Mae Kuang Dam Water Level Critically Low

 | Wed 15 Jul 2015 08:58 ICT

CityNews — July 14th 2015- Reports indicate that there is still a severe water shortage in many areas of Chiang Mai which is impacting the lives of local residents. From a survey on the remaining water supply, only 7 percent or 18 million cubic metres of the current water supply can be used. Although there has been some rainfall in many areas around Chiang Mai, the dry soil soaks in all the water, allowing very little water to flow into the natural waterways. This is particularly prominent in areas that have received a lot of rainfall, but is not located in the water collecting areas above the dams and reservoirs.

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Water collecting areas above Mae Ngat dam in Mae Tang district and particularly water collecting areas above Mae Kuang Udomtara dam in Doi Saket district are experiencing the most severe water shortage in the past 21 years. The Mae Kuang dam is able to store 263 million cubic metres of water, but is currently storing only 32 million cubic metres- 12 percent of its capacity. Out of the stored water, only seven percent can be used to facilitate water diversions around the Mae Kuang dam watershed and processed into the city’s water supply. The dam water only increased by 0.56 million cubic meters after recent rainfall. If the amount of water in the dam remains at this level, it is expected that there will be a water crisis within the end of this month (another fifteen days). If there continues to be no rain, it is predicted that there will be a shortage of raw water that is needed for the production of tap water for Doi Saket, Samkampang, Chiang Mai City, and certain areas in Lampoon.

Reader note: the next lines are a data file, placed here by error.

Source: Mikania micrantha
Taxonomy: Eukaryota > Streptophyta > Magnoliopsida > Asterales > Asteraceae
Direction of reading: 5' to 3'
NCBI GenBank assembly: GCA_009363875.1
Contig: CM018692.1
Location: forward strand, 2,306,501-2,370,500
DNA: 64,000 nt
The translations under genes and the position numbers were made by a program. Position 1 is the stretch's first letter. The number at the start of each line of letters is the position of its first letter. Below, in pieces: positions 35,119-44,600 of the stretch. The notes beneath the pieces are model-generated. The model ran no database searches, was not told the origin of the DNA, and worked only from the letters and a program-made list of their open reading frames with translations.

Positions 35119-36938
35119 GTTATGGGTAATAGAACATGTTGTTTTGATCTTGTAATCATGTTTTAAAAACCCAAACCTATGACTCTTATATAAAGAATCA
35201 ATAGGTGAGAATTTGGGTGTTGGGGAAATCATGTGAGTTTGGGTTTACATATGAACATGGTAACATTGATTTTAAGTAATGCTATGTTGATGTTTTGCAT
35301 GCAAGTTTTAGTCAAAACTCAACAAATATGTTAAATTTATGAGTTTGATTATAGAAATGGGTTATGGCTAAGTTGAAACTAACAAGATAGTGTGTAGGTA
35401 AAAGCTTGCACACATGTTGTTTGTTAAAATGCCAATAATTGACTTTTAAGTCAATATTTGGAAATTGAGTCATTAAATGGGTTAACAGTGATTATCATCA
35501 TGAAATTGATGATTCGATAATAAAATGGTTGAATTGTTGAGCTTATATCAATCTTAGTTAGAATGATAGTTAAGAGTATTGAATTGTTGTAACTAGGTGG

This morning, reporters surveyed Mae Kuang Udomtara dam and discovered that because Mae Kuang dam’s water level is the lowest since the past 21 years, sand bars in the middle of the dam have now risen above the water level. Many aquatic animals that live in the dam such as crabs, fish, and clams have become stranded on the sand bars. Some dried up after the small puddles of water that they lived in have completely evaporated. The villagers’ fishing boats have had to be lowered by hundreds of metre- subsequent to the decreased water levels in the dam.